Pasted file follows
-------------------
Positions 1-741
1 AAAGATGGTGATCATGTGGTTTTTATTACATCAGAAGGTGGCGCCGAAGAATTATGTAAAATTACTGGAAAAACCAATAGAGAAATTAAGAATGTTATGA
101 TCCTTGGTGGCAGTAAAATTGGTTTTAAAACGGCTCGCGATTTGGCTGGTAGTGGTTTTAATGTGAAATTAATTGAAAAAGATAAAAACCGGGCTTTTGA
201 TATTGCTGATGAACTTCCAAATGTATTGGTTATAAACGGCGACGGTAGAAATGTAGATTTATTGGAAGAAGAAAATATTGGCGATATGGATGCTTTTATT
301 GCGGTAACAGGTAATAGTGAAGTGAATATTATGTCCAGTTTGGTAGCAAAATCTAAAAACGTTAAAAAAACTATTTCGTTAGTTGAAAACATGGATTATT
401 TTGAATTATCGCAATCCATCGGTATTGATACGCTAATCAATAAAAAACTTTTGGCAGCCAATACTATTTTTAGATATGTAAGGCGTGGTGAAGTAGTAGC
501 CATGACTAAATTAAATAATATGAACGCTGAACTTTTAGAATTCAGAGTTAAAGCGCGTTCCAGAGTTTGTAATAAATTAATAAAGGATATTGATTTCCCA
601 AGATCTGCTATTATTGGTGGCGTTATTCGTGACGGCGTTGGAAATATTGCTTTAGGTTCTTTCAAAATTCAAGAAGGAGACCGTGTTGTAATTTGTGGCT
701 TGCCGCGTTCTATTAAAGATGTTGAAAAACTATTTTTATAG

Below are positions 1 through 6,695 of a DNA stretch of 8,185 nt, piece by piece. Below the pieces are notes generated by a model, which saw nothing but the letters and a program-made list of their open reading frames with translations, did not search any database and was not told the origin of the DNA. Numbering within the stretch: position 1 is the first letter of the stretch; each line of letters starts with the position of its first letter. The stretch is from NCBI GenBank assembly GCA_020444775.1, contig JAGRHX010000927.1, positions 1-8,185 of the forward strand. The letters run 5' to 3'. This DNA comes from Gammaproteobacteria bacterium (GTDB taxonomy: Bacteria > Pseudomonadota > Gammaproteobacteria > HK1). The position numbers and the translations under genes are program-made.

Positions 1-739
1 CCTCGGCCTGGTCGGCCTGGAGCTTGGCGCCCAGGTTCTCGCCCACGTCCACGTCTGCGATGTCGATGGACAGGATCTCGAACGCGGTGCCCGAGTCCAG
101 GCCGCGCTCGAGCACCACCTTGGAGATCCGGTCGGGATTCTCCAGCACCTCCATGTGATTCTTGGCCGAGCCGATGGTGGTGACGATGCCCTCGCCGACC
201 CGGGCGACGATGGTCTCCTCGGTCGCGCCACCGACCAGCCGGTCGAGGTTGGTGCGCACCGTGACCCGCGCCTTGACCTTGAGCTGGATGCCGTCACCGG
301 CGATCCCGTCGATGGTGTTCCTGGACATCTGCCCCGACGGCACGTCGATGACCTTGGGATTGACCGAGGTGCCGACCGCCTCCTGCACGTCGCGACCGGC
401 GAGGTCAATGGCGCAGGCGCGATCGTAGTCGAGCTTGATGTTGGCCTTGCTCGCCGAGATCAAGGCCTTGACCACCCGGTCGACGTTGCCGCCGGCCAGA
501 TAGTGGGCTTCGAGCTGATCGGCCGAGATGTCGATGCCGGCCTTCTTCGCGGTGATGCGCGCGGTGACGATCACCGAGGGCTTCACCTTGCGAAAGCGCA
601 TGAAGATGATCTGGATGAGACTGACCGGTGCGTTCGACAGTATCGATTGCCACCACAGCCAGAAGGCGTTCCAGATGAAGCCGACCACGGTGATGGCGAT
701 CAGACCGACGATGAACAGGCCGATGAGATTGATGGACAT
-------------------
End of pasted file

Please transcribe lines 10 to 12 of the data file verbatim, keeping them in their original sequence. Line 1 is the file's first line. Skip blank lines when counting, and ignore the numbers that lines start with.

Below are positions 1 through 6,695 of a DNA stretch of 8,185 nt, piece by piece. Below the pieces are notes generated by a model, which saw nothing but the letters and a program-made list of their open reading frames with translations, did not search any database and was not told the origin of the DNA. Numbering within the stretch: position 1 is the first letter of the stretch; each line of letters starts with the position of its first letter. The stretch is from NCBI GenBank assembly GCA_020444775.1, contig JAGRHX010000927.1, positions 1-8,185 of the forward strand. The letters run 5' to 3'. This DNA comes from Gammaproteobacteria bacterium (GTDB taxonomy: Bacteria > Pseudomonadota > Gammaproteobacteria > HK1). The position numbers and the translations under genes are program-made.

Positions 1-739
1 CCTCGGCCTGGTCGGCCTGGAGCTTGGCGCCCAGGTTCTCGCCCACGTCCACGTCTGCGATGTCGATGGACAGGATCTCGAACGCGGTGCCCGAGTCCAG